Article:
I suppose at some point in this article I should tie things back to the Pratchett quote, so let’s start with the “Nothing kinky” element. The route follows the N6 for 95% of the race and there are absolutely no kinks at all until the 40km mark when you veer into the suburbs (by this stage the marathon knows you well enough to trying something different).
As for feathers, this marathon is light petting, PG-rated first base action all the way. There are no quad crushing downhills – just a long, gradual, tantric drop to home base (and a very soft landing) at Feathers in Beacon Bay. There are a couple of minor uphills along the way but nothing that will leave any marks or bruises the next day. No safe words required. This is a race that treats you well, is guaranteed to leave you with a smile on your face and will respect you the next morning.
However, if you do want something a little more hardcore or just can’t contain yourself, you can “Park Your Python” along the route. The local snake park is the site of a popular parkrun and a quick detour around the course could provide some discreet extra-marathonital gratification for those who can’t keep their legs on the tarmac.
However, if you are averse to reptilian snake charms, the good news is that this race provides the opportunity to experience multiple organisms as you run past the Lion Park a short while later. It was also at this point that I noted some impressive animal magnetism, capturing this rare photo of a cheetah and a lion in the same shot.
The sweet pillow-talk continues over stunning rural Eastern Cape vistas whilst the friendly support tables, stocked with water and cola sachets, allow you to catch your breath on a precise three kilometre rhythm method. The rustic countryside is gradually replaced by urban sprawl as the Indian Ocean appears in the distance.
As you approach home base, there is no better way to consummate your relationship than in the alluring Nahoon Valley with a couple of river crossings and leafy suburb running.
I once had a friend who used to brag that after he had sex, “Even the neighbours needed a cigarette*.” Whilst it might be customary to treat yourself to some after action satisfaction, completing the easiest marathon in the country means you’ve probably only earned yourself a light beer. The organisers certainly don’t think you deserve a medal for your exploits. Once again, this is part of the low-key, no fuss, keep the costs down approach (which I have no problem with although many runners do like a medal to show-off after a conquest).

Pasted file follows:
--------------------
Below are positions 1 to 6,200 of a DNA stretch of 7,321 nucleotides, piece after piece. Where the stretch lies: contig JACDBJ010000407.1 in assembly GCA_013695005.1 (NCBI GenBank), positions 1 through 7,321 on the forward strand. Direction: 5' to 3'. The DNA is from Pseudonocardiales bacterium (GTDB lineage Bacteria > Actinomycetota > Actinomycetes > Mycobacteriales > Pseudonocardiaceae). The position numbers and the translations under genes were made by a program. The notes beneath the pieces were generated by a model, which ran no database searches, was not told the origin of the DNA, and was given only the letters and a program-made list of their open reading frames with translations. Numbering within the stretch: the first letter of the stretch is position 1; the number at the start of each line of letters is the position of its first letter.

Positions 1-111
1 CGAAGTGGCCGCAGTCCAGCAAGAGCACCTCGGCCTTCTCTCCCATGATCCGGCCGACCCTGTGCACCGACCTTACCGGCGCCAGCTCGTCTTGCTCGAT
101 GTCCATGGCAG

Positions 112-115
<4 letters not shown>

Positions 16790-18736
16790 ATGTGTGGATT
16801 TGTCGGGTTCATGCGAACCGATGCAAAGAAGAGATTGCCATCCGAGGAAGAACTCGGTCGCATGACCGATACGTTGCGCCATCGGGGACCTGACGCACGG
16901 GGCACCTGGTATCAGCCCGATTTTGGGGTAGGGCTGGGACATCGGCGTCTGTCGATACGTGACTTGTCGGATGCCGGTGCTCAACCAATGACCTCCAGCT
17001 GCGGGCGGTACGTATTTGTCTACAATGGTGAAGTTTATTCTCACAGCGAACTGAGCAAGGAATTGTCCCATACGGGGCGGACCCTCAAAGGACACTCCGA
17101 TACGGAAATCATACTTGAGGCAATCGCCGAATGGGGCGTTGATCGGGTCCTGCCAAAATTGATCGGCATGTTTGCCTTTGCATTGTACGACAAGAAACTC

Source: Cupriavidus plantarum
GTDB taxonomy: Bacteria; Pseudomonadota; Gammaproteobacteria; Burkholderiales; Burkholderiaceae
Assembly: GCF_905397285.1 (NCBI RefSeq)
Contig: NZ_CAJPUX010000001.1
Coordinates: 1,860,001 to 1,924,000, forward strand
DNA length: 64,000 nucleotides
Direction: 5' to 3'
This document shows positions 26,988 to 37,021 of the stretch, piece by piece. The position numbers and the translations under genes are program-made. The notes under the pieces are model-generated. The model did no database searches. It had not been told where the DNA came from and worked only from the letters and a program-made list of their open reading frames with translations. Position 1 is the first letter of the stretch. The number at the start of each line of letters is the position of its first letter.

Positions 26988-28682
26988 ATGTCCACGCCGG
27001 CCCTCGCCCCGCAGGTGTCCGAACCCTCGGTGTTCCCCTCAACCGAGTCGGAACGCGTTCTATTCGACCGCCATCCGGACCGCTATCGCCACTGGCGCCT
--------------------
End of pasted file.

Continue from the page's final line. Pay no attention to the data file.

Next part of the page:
* For those worried about the dangers of smoking after sex**, don’t worry I think he was probably a virgin at the time (and to the best of my knowledge still is).
** I’ve also been told that if you do find yourself smoking after sex, you should use more lubrication.
*** If you smoke after a marathon the same would apply. However, if you are prone to extreme chafing, I would recommend Runderwear (I’m a big fan of their products and practicing safe marathon running in the photo below with their base layer top, socks and jocks).
There are those eternal unanswerable philosophical questions like “Which came first, the chicken or the egg?” It is also unclear which came first, the Pratchett quote from “Eric” or the joke about the difference between erotica and kinky (as in, “Erotic is using a feather; Kinky is using the whole chicken.”)
What I do know is that when it comes to chickens, men are simple but focussed. I’ve heard some of my gender profess to being “Breast Men” whilst others proudly proclaim to be “Leg Men”. As for me, after a long session of marathon running erotica, I am unashamedly a “Wing Mann”. Therefore, I made the most of the spicy chicken wings on offer in the lounge – and, by the time my flight boarded, I’d definitely consumed more than enough calories to earn myself the reward of another marathon next weekend.
Obituary: Tony Viljoen (1933 – 2019)
In the late 1970s, the chairman of the Border Masters Athletics Association, Tony Viljoen, was looking for a way to encourage athletes to continue participating in athletics events after they’d past their prime. His brainchild was the first Border Masters Marathon first run in 1978 with a strict age limit of “no under-35s.”
Just 33 runners completed the inaugural marathon but the race quickly became a popular feature on the Eastern Cape running calendar. Tony Viljoen was an accomplished runner himself (winning the 1980 edition of the race in his late 40s with a time of 2:57:28) and was the race convenor until 2017.
The Border Master Athletics Association recognised Tony Viljoen’s contribution to the sport with race naming honours in 2001. Not only does the race encourage the older generation to keep active, all proceeds from the marathon are used to assist athletes attending SA Masters and World Masters athletics events – and masters athletes in need are also considered for support as needs arise.
This was the first year that Tony missed his marathon. On August 5, exactly 41 years to the day after the first Masters Marathon, Tony Viljoen passed away.
Another great servant of Border Athletics, Bob Norris wrote the touching obituary below from the Daily Dispatch.
RIP Tony Viljoen.